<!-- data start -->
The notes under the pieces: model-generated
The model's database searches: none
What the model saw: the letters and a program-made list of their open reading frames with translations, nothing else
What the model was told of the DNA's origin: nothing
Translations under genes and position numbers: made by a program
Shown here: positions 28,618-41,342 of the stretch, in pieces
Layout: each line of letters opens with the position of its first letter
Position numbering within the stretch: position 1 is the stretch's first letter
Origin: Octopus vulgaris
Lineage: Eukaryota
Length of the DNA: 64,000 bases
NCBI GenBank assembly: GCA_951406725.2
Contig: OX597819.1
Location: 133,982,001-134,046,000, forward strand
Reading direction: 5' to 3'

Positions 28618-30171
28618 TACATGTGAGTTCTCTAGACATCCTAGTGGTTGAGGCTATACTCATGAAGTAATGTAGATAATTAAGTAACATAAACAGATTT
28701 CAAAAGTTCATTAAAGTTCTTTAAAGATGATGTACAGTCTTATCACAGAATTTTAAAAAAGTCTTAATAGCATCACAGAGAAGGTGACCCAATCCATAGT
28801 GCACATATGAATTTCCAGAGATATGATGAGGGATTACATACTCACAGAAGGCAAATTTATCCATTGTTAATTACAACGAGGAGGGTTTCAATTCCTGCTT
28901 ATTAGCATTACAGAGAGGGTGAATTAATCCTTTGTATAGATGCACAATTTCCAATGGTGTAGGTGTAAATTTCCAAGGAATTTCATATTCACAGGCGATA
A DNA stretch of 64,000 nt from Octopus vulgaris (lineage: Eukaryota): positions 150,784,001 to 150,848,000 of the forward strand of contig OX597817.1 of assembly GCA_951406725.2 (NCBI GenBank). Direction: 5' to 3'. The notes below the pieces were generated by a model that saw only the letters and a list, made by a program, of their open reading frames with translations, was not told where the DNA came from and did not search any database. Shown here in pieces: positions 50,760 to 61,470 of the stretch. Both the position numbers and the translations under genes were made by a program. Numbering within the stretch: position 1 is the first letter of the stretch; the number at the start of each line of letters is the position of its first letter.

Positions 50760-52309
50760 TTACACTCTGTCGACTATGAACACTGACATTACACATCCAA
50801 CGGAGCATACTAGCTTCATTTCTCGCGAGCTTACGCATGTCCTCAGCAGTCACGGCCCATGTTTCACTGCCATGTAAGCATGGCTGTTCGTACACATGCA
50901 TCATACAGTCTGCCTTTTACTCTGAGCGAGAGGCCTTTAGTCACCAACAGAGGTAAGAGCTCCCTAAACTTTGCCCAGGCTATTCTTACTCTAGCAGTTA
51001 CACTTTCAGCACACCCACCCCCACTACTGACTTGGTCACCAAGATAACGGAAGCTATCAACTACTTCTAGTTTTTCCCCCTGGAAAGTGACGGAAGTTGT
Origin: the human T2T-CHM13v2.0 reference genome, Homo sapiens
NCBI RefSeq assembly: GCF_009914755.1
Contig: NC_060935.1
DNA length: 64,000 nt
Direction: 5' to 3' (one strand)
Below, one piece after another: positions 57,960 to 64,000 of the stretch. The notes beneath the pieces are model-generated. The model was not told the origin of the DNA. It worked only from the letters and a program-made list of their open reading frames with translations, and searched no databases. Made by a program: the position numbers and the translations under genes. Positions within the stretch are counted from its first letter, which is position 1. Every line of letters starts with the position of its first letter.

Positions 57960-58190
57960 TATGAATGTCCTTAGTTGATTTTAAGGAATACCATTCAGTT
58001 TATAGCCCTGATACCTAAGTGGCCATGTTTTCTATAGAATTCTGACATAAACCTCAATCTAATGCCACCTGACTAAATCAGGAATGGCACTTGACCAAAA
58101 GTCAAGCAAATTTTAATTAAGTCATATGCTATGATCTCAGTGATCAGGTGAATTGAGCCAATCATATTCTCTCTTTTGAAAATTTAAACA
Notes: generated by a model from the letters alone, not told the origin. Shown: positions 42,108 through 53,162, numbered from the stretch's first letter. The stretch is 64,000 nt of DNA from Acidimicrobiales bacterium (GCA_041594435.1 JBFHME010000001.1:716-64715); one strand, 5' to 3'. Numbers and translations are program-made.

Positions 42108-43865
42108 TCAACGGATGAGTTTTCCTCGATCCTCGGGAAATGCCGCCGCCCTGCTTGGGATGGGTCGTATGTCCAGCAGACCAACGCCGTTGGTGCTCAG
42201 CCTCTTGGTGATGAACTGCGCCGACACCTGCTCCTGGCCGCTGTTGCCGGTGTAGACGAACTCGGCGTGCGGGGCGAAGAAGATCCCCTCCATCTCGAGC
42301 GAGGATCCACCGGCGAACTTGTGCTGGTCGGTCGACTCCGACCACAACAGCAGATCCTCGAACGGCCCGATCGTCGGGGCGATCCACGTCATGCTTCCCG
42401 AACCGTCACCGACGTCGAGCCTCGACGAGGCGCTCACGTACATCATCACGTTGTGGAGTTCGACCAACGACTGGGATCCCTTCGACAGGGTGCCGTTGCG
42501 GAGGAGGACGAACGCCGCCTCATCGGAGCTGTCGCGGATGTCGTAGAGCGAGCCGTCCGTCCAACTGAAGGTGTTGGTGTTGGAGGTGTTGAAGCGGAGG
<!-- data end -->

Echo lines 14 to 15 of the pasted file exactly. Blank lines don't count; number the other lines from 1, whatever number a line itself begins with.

Location: 133,982,001-134,046,000, forward strand
Reading direction: 5' to 3'